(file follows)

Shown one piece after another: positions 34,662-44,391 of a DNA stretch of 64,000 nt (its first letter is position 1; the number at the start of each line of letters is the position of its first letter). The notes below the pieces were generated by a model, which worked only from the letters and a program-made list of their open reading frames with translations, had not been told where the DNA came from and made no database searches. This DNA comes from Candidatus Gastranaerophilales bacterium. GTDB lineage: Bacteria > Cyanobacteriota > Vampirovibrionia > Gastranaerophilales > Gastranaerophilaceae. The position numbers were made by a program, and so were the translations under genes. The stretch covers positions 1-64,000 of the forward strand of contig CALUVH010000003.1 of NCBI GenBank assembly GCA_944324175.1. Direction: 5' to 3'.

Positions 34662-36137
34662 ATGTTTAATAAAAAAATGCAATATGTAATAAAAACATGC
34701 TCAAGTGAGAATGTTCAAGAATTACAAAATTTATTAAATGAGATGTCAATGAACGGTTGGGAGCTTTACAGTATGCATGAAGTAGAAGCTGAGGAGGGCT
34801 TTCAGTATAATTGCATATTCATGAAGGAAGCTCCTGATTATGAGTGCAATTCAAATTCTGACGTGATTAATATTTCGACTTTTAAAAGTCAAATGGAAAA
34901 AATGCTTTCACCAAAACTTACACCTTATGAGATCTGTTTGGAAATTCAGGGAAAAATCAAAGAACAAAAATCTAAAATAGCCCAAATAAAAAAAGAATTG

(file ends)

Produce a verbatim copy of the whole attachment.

Shown one piece after another: positions 34,662-44,391 of a DNA stretch of 64,000 nt (its first letter is position 1; the number at the start of each line of letters is the position of its first letter). The notes below the pieces were generated by a model, which worked only from the letters and a program-made list of their open reading frames with translations, had not been told where the DNA came from and made no database searches. This DNA comes from Candidatus Gastranaerophilales bacterium. GTDB lineage: Bacteria > Cyanobacteriota > Vampirovibrionia > Gastranaerophilales > Gastranaerophilaceae. The position numbers were made by a program, and so were the translations under genes. The stretch covers positions 1-64,000 of the forward strand of contig CALUVH010000003.1 of NCBI GenBank assembly GCA_944324175.1. Direction: 5' to 3'.

Positions 34662-36137
34662 ATGTTTAATAAAAAAATGCAATATGTAATAAAAACATGC
34701 TCAAGTGAGAATGTTCAAGAATTACAAAATTTATTAAATGAGATGTCAATGAACGGTTGGGAGCTTTACAGTATGCATGAAGTAGAAGCTGAGGAGGGCT
34801 TTCAGTATAATTGCATATTCATGAAGGAAGCTCCTGATTATGAGTGCAATTCAAATTCTGACGTGATTAATATTTCGACTTTTAAAAGTCAAATGGAAAA
34901 AATGCTTTCACCAAAACTTACACCTTATGAGATCTGTTTGGAAATTCAGGGAAAAATCAAAGAACAAAAATCTAAAATAGCCCAAATAAAAAAAGAATTG